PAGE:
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Female Slenderness and the Case of Perverse Compliant Deception - or Why Size Matters...

Gamman, Lorraine (2013) Female Slenderness and the Case of Perverse Compliant Deception - or Why Size Matters... In: Fashion Cultures Revisited: Theories, Explorations and Analysis. Routledge, pp. 296-304. ISBN 9780415680066

Type of Research: Book Section
Creators: Gamman, Lorraine

In December 2012 the New Scientist responding to the ‘most comprehensive assessment of human health in the history of medicine’ noted that ‘excess weight is today a bigger health problem than malnutrition’. When I originally wrote about the culture of plenty and the fashion for super slenderness in Female Fetishism (1994) as being a perverse manifestation of the former, which led women to feast and vomit (either ensuring compliance to the slim feminine ideal through vomiting/bulimia or more typically yo-yo dieting) I had no idea that obesity was to become such a pressing issue or that the fetishism of slenderness would reach new proportions. This was almost twenty years ago and when suggesting women might eroticise food I had no idea that the ‘gastro porn industry’ would escalate in the way it has, promoting the idea that you are what you aspire to eat (even if one’s cordon bleu aspirations are read and watched whilst eating beans on diet toast). Today so many food programmes and celebrity chefs covered in the media regularly emphasise the need to eat more whilst being juxtaposed between diet advertisements and news bulletins about obesity, in retrospect my previous account of the meaning of ‘gastro porn’ (Bruzzi and Church Gibson, 2000) seems rather under stated.

The fashion for unrealistic slender images of women has increased despite all the current emphasis on cooking and/or consuming gourmet food. No wonder the fashion industry has met with doomed attempts to promote normal sized models (the April 2010 'plus' size issue of French Elle and Karl Largerfield’s response comes to mind) all of which seem either to have led nowhere or to have ended nastily. Even the singer Adele has been singled out for abuse linked to her size. When documenting women’s difficult relationship with food and making the case for female fetishism of food (‘food is often far more erotic and dangerous to women than sex’) my co-author and I did not anticipate that UK size 16 pop singers would still be the subject of fashion criticism 20 years on or that the latest ‘must have’ fashion accessory would be the gastric band.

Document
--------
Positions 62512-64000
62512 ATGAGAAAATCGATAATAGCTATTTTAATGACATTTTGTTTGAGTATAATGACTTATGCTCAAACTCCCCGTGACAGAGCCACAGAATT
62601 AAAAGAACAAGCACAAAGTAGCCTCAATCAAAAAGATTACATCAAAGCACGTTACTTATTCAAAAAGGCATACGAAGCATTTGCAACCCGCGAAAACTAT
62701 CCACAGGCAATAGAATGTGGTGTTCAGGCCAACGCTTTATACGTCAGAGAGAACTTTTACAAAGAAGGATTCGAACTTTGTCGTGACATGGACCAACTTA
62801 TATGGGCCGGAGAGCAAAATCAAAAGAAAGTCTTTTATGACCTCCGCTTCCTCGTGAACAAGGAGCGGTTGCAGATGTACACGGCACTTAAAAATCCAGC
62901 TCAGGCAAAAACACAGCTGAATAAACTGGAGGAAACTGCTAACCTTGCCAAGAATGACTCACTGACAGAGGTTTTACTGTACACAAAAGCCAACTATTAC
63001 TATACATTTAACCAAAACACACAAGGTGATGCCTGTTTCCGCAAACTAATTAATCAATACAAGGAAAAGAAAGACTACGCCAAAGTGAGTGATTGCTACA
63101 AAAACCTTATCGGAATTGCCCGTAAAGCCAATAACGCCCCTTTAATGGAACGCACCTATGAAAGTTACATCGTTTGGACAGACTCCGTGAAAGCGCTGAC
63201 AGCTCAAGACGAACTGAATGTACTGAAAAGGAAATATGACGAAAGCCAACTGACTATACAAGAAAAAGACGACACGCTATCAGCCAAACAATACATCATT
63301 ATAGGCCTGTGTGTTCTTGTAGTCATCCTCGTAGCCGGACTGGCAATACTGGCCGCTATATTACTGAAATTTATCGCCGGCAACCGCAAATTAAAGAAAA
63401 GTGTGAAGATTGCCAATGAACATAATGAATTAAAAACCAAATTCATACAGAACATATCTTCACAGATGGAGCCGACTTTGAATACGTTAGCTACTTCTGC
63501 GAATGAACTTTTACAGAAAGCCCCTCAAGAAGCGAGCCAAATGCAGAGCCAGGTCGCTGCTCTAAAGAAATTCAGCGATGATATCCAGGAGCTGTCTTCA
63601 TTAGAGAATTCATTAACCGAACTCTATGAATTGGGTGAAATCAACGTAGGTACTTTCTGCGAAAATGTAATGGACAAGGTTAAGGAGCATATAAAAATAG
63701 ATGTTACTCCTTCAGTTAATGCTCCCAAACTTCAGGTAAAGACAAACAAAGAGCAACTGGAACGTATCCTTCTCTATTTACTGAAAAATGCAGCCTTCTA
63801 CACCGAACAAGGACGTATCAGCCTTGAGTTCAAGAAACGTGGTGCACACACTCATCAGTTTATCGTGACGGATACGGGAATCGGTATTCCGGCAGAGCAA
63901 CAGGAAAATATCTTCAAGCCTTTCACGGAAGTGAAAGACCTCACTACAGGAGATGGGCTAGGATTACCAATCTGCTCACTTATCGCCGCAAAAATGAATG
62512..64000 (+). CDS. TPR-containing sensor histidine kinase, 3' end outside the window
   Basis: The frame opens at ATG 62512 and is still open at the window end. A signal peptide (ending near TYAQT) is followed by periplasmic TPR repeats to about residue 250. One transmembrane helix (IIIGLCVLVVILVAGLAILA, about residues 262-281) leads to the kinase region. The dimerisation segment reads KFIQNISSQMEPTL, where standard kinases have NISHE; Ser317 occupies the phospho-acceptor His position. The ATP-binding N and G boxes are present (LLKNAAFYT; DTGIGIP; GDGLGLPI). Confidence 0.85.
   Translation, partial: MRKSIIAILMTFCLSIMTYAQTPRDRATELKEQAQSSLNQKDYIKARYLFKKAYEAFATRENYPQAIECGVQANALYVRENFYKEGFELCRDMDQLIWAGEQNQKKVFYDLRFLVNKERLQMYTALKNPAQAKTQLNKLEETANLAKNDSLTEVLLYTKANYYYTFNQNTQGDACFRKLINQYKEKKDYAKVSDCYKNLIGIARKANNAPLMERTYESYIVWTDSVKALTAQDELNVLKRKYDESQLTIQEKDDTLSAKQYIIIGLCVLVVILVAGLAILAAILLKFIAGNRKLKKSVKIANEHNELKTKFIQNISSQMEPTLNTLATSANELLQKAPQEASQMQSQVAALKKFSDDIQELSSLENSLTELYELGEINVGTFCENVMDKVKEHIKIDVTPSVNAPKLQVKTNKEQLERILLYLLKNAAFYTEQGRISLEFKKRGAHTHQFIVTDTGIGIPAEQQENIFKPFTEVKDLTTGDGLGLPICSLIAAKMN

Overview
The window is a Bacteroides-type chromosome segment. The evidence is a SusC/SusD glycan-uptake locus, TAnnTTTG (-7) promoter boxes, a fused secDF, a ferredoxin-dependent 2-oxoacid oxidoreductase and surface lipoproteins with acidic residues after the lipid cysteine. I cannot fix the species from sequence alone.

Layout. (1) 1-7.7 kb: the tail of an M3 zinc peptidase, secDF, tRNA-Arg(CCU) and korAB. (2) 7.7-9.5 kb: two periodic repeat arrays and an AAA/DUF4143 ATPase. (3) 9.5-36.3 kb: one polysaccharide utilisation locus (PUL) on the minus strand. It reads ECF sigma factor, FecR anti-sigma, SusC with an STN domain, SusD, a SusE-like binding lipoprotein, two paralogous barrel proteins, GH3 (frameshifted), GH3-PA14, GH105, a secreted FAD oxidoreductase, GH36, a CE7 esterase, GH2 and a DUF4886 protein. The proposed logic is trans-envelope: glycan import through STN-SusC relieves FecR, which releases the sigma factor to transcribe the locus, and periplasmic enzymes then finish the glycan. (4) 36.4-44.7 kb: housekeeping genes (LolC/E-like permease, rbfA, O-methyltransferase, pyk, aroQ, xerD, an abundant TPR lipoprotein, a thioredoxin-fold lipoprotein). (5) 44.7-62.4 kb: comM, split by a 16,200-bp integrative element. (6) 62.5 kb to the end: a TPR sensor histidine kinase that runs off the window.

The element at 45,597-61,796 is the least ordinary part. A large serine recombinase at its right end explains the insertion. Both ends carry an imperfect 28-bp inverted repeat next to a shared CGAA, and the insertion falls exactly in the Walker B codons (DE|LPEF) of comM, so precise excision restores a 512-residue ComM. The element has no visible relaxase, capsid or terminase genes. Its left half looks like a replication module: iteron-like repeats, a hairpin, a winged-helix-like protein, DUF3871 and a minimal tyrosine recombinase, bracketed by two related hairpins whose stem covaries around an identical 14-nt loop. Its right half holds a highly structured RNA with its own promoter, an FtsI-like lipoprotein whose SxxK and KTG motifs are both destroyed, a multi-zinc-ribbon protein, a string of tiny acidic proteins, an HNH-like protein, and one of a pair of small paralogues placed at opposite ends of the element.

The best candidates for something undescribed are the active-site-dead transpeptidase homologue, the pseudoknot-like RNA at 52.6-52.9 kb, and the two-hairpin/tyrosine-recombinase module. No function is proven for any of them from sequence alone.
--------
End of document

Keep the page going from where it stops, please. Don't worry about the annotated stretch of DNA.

This chapter aims to offer a new spin on ideas about women and slenderness. It will discuss the idea of perverse compliant deception in terms of i) changing fashions about how to lose weight and ii) how the use of health information may be linked to new forms of fetishist denial and/or possible self-oppression regarding the decision to resort to bariatric surgery.

Official Website: http://www.routledge.com/books/details/9780415680066/
Publisher/Broadcaster/Company: Routledge
Your affiliations with UAL: Colleges > Central Saint Martins
Research Centres/Networks > Design Against Crime at the Innovation Centre (DAC)
Date: 15 November 2013
Date Deposited: 23 Jun 2014 14:35
Last Modified: 04 Sep 2015 21:40
Item ID: 6927
URI: https://ualresearchonline.arts.ac.uk/id/eprint/6927

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